Over the last million years a group of primates began walking upright. This genus, Homo, (our species, Homo sapiens sapiens, evolved about 200,000 years ago) is distinguished by a number of physiological and morphological adaptations to their environment. Importantly, a change in diet from our primate relatives appears to have been the key change that drove our recent evolution.
What was the paleo diet of the genus Homo?
Stephan Guyunet provides this analysis:
"All we know is that they ate some meat. Although humans eventually became top-level predators, we also don't know whether these early humans were actively hunting, or simply scavenging what other predators left behind-- perhaps using their tools to access gristle, brain, and marrow inaccessible to other animals.
At the same time as tool-marked bones appear in the archaeological record, early humans began undergoing a remarkable physical transformation, which represented (in large part) a progressive genetic adaptation to a new subsistence strategy. Our brain doubled in volume, our gut became smaller, and the proportion of small intestine to large intestine increased. Our teeth and jaws became smaller and less robust (Daniel Lieberman. The Story of the Human Body. 2013).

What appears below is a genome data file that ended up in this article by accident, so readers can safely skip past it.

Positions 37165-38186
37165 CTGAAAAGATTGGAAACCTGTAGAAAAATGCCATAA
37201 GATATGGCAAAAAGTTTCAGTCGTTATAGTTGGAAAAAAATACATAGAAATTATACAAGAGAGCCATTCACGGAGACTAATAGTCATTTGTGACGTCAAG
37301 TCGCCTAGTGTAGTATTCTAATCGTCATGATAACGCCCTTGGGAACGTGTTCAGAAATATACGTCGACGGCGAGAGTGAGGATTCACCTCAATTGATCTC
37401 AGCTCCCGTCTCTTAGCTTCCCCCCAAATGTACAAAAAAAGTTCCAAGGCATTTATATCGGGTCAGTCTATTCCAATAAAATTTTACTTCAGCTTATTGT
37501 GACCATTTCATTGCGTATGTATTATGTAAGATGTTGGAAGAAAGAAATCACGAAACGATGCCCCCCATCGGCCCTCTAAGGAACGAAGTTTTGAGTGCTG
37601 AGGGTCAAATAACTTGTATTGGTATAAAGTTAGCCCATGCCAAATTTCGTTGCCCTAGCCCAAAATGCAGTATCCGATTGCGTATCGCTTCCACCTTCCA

What does this signify? The consensus is that these changes occurred in response to a shift toward a so-called "high-quality" diet. This means a diet that has a higher calorie density and contains less fiber, relative to the typical primate diet of leaves and low-calorie fruit (the latter is not at all suitable for a modern human). The small intestine is what breaks down and absorbs protein, carbohydrate, and fat, while the large intestine ferments fiber to extract calories from it. The shift from a large-intestine-dominant gut to a small-intestine-dominant gut signifies a shift from getting most calories from intestinal fiber fermentation, to getting most calories from direct absorption of protein, carbohydrate, and fat."